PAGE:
Insurance Program. Assembly member
Pheff er Amato and all those who have
been a part of the working group deserve
to be commended for developing commonsense
proposals that would better
protect Queens residents.”
5 years after Sandy, mayor announces $145M
project to strengthen Rockaway shoreline
BY ANGELA MATUA
firstname.lastname@example.org / @AngelaMatua
In 2012, Superstorm Sandy wreaked
havoc on waterfront communities in
Queens and exposed the vulnerability residents
could face when future storms hit.
On Oct. 29, fi ve years aft er the hurricane,
Mayor Bill de Blasio announced
a number of initiatives to help the
Rockaways withstand future fl ooding and
storms. In total, the city will fund seven
resiliency projects for $145 million.
According to offi cials, though $480 million
were allocated to fund the Rockaway
Beach boardwalk reconstruction the project
cost $360 million. Th e remaining $120
million will help fund the remaining seven
projects and Queens Borough President
Melinda Katz along with other public and
private sources will pitch in $25 million.
Projects will range from repairing existing
infrastructure to creating new parks
with seawalls and other features to help
mitigate fl ood damage.
“Th ese investments are an important
step forward for Rockaways residents,
connecting them with parks and the
waterfront, while helping shield them
from future storms,” the mayor said. “Th e
community will see a lot they will like in
newly renovated parks, and will feel safer
because of the fl ood protections that will
be built in. New York is building this kind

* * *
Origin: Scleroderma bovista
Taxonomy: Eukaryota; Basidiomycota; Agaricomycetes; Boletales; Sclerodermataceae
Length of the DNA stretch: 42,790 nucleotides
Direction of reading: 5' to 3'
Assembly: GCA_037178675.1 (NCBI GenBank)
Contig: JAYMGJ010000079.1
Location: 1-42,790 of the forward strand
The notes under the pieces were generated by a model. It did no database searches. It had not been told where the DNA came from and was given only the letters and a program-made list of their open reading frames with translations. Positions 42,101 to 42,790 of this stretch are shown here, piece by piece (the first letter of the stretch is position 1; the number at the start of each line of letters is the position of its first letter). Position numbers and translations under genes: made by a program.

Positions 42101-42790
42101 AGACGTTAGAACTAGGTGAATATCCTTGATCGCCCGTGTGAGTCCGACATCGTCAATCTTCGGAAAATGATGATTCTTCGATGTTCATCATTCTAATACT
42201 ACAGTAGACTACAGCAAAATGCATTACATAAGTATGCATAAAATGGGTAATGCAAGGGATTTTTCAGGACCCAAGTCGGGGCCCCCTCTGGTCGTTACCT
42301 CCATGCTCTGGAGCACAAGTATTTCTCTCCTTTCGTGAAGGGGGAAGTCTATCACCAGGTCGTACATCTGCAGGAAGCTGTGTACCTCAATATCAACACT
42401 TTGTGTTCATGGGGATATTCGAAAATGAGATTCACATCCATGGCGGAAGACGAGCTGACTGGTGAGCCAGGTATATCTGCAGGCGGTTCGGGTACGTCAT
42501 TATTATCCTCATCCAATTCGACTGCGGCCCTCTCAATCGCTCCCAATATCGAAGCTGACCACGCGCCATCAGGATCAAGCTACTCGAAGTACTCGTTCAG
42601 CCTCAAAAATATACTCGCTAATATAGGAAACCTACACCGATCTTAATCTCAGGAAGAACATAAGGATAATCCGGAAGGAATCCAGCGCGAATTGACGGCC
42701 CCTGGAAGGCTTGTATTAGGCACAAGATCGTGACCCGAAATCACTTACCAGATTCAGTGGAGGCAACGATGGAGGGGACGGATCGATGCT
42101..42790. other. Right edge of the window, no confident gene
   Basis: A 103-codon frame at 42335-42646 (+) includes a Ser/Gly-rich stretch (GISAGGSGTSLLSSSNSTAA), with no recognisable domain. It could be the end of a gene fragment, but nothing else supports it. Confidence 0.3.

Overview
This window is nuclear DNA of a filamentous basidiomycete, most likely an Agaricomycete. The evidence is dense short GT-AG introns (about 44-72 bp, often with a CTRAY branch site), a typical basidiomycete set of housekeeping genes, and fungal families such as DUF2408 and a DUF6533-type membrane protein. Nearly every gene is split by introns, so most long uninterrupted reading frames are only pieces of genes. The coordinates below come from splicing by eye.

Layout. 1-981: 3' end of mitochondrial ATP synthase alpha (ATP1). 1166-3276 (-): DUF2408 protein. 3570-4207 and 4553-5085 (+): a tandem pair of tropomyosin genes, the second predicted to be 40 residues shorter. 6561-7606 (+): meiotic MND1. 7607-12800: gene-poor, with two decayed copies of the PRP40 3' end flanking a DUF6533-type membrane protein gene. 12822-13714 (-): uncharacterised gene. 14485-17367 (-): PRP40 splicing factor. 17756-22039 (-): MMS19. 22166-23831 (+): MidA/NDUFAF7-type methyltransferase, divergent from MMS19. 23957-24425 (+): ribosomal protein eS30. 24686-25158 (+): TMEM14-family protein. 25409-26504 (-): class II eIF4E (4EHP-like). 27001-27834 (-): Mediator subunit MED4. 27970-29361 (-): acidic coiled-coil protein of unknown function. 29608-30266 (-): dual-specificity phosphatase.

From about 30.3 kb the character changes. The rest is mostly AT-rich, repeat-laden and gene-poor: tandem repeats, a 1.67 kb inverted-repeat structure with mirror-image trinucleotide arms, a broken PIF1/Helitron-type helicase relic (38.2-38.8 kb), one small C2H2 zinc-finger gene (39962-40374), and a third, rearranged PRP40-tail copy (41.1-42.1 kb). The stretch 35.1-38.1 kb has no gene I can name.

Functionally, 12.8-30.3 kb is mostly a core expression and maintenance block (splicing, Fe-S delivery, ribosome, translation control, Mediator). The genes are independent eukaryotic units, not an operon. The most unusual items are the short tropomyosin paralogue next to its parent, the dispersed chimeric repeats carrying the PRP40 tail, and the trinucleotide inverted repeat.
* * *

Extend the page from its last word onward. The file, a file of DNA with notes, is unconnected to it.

of smart infrastructure to fi ght climate
change and inequality at the same time, so
future generations will inherit a city that’s
more resilient and just.”
Bayswater Park in Far Rockaway will
receive a makeover that includes a berm
along the waterfront, new sports fi elds,
play areas, a public plaza, refurbished
bathrooms and access to kayaks.
Another project will raise the shoreline
around Edgemere, which spans Beach
32nd Street to Beach 52nd Street. New
vegetated berms and bulkheads will also
be installed to reduce coastal fl ooding in
the event of another storm.
Shore Front Parkway, which housed
several recreational facilities that were
destroyed during Superstorm Sandy, will
receive six new facilities.
Th e shorelines surrounding Rockaway
Community Park in Far Rockaway will
be raised and the native wetlands will be
A new play facility, Beach 88th Street
Park in Rockaway Beach, will include a
new seawall, restored wetlands, play and
seating areas and access to kayaks.
A vacant lot in Arverne will be transformed
into Th ursby Basin Park, which
will include a seawall, resilient vegetation,
sports courts, play equipment and a
Lastly, the Parks Department’s operations
headquarters for the Rockaways and
Broad Channel will be elevated to make
sure staff can respond to future storms.
Public scoping meetings to gather input
from Queens residents about designs will
begin in the spring and summer of 2018.
In response to Hurricane Sandy, the
Offi ce of Recovery and Resiliency was
created to embark on an expansive resiliency
project. Th e OneNYC climate resiliency
program includes $20 billion worth
of projects across the fi ve boroughs to
prepare New York City for future storms.
Rendering courtesy of Parks Department
Mayor Bill de Blasio announced a number of resiliency initiatives for Rockaway Park including a new
Beach 88th Street Park.